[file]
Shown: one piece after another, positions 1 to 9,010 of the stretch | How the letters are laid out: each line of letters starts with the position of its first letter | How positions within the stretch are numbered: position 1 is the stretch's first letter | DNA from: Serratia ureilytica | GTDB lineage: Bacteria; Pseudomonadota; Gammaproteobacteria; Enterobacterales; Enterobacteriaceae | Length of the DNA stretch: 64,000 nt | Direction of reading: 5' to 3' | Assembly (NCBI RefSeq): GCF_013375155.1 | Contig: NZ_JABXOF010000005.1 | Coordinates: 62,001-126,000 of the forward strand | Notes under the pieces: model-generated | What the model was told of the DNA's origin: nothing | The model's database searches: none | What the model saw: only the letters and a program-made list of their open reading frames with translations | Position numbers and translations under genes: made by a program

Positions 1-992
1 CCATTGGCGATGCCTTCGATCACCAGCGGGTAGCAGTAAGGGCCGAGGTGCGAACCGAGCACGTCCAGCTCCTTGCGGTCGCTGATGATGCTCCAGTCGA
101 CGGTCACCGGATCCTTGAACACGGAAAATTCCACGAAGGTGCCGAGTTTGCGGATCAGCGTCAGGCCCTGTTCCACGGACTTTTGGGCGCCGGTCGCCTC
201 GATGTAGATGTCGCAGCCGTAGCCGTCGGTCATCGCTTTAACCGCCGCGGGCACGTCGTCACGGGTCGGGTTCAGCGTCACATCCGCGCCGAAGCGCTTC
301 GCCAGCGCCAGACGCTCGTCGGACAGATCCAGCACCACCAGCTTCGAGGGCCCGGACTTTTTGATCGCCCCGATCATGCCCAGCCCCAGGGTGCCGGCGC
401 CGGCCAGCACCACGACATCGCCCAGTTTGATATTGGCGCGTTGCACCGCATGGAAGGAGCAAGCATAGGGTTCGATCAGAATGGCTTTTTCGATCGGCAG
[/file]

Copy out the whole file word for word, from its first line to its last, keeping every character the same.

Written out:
Shown: one piece after another, positions 1 to 9,010 of the stretch | How the letters are laid out: each line of letters starts with the position of its first letter | How positions within the stretch are numbered: position 1 is the stretch's first letter | DNA from: Serratia ureilytica | GTDB lineage: Bacteria; Pseudomonadota; Gammaproteobacteria; Enterobacterales; Enterobacteriaceae | Length of the DNA stretch: 64,000 nt | Direction of reading: 5' to 3' | Assembly (NCBI RefSeq): GCF_013375155.1 | Contig: NZ_JABXOF010000005.1 | Coordinates: 62,001-126,000 of the forward strand | Notes under the pieces: model-generated | What the model was told of the DNA's origin: nothing | The model's database searches: none | What the model saw: only the letters and a program-made list of their open reading frames with translations | Position numbers and translations under genes: made by a program

Positions 1-992
1 CCATTGGCGATGCCTTCGATCACCAGCGGGTAGCAGTAAGGGCCGAGGTGCGAACCGAGCACGTCCAGCTCCTTGCGGTCGCTGATGATGCTCCAGTCGA
101 CGGTCACCGGATCCTTGAACACGGAAAATTCCACGAAGGTGCCGAGTTTGCGGATCAGCGTCAGGCCCTGTTCCACGGACTTTTGGGCGCCGGTCGCCTC
201 GATGTAGATGTCGCAGCCGTAGCCGTCGGTCATCGCTTTAACCGCCGCGGGCACGTCGTCACGGGTCGGGTTCAGCGTCACATCCGCGCCGAAGCGCTTC
301 GCCAGCGCCAGACGCTCGTCGGACAGATCCAGCACCACCAGCTTCGAGGGCCCGGACTTTTTGATCGCCCCGATCATGCCCAGCCCCAGGGTGCCGGCGC
401 CGGCCAGCACCACGACATCGCCCAGTTTGATATTGGCGCGTTGCACCGCATGGAAGGAGCAAGCATAGGGTTCGATCAGAATGGCTTTTTCGATCGGCAG